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Bangladesh war convicts seek presidential clemency

Bangladesh war convicts seek presidential clemency
November 21, 2015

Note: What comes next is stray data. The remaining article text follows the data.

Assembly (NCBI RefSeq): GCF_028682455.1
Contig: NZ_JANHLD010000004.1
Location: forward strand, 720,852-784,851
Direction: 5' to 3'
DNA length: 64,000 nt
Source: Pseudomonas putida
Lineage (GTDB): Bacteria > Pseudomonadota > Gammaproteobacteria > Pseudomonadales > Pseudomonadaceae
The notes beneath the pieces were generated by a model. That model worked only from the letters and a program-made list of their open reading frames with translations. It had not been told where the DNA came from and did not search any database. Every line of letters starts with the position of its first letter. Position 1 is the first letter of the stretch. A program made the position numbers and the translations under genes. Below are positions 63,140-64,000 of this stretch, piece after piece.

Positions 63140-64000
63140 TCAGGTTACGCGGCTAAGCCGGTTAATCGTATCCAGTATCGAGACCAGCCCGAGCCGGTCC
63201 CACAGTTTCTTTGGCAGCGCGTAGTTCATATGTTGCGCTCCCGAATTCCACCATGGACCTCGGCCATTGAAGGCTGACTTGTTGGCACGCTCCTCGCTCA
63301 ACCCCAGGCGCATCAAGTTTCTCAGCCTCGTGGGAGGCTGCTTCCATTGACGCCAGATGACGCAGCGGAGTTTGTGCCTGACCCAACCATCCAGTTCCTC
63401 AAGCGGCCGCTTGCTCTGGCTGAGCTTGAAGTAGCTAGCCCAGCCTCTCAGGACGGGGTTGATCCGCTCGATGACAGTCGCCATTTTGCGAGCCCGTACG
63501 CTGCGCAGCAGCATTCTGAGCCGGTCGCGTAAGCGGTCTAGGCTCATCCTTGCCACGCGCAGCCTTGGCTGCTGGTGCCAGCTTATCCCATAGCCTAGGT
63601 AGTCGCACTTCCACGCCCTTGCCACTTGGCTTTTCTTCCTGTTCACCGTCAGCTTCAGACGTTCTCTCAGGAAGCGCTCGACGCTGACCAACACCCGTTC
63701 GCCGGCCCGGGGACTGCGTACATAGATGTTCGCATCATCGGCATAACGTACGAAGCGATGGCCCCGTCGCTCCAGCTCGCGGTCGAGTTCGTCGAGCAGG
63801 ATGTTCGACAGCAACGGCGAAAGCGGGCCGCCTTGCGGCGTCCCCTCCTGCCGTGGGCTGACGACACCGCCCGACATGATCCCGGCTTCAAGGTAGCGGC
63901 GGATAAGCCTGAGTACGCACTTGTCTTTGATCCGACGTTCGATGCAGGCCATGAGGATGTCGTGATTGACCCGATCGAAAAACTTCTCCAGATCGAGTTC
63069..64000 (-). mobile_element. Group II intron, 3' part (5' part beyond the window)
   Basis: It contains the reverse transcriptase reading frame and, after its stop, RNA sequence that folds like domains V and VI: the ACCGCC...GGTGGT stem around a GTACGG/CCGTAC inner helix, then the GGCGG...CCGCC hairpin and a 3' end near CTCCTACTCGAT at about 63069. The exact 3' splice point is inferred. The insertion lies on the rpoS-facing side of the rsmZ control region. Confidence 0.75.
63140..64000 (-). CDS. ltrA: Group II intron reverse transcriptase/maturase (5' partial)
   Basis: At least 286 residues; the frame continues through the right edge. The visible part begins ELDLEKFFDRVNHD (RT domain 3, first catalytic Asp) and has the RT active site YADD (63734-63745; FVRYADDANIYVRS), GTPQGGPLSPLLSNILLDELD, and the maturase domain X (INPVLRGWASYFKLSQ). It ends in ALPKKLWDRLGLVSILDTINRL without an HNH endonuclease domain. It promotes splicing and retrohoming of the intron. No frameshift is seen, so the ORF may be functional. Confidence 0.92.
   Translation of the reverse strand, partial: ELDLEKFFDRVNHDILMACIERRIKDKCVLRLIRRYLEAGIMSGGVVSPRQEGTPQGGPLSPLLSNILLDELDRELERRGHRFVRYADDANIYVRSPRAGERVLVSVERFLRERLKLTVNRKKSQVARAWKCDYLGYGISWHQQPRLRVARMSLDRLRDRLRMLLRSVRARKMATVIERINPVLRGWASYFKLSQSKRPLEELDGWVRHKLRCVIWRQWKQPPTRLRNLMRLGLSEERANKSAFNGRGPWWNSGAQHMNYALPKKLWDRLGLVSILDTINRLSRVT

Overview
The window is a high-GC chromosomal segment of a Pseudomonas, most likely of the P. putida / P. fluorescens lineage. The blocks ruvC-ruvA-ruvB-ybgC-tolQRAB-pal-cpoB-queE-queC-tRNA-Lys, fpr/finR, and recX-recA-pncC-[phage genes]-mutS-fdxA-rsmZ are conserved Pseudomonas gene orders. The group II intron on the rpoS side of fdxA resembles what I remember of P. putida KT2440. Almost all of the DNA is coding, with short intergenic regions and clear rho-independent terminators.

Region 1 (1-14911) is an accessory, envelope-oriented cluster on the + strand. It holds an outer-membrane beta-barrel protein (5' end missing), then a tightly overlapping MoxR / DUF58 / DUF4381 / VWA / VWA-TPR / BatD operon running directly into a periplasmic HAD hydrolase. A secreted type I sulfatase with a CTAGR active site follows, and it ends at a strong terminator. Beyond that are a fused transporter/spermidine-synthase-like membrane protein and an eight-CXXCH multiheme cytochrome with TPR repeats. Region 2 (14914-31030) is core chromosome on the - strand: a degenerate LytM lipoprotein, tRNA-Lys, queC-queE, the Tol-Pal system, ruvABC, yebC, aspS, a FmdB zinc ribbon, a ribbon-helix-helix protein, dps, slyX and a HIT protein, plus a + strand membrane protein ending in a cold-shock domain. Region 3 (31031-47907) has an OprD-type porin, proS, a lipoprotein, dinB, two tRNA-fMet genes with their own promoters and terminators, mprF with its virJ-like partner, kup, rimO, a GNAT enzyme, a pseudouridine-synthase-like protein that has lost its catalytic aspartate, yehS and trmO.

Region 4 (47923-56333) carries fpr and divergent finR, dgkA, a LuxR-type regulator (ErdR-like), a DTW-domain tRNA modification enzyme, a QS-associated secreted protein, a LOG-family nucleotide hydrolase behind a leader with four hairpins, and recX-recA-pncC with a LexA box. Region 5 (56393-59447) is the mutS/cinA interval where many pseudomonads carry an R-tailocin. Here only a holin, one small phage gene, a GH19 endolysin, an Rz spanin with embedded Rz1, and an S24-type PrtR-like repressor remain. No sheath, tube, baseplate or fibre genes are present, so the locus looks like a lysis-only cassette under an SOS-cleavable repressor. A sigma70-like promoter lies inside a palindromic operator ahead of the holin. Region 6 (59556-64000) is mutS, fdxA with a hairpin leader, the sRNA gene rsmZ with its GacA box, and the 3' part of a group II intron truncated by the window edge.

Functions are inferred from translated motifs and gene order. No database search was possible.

DHAKA – Two Bangladeshi opposition leaders on Saturday asked the president to save them from death penalties, Law Minster Anisul Huq told Reuters. Bangladesh's Supreme Court on Wednesday rejected the final appeals by Ali Ahsan Mohammad Mujahid and Salauddin Quader Chowdhury against death penalties for atrocities committed during the 1971 war of independence. "They submitted two petitions to the ministry of Home Affairs through the jail authority, and the ministry has now forwarded those to the Law, Justice and Parliamentary ministry," Huq said by phone. The petitions will be sent to the president's office soon, he added. "There is no time limit when the president will take a decision, but he will consult with the prime minister," the minister said. Mujahid, secretary general of the Jamaat-e-Islami party, was found guilty of charges including torture and the murders of intellectuals and minority Hindus while he commanded Al Badr, an auxiliary force of the Pakistani army, during the war to break away from Pakistan. Chowdhury, a former legislator from ex-premier Khaleda Zia's Bangladesh Nationalist Party (BNP), was convicted in 2013 on charges of genocide, religious persecution, abduction and torture during the war. Two Jamaat leaders have been executed so far, one in December 2013 and another in April. They declined to seek clemency. "We did not get justice. We are the victims of repression and intentional harassment," Ali Ahmad Mabrur, a son of Mujahid, told Reuters by email. Mujahid, social welfare minister from 2001 to 2006 under Khaleda, would be the first former minister to be hanged for war crimes in Bangladesh, while Chowdhury would be the first BNP leader to go to the gallows. East Pakistan broke away to become independent Bangladesh after a war between India and Pakistan. About three million people were killed. –Reuters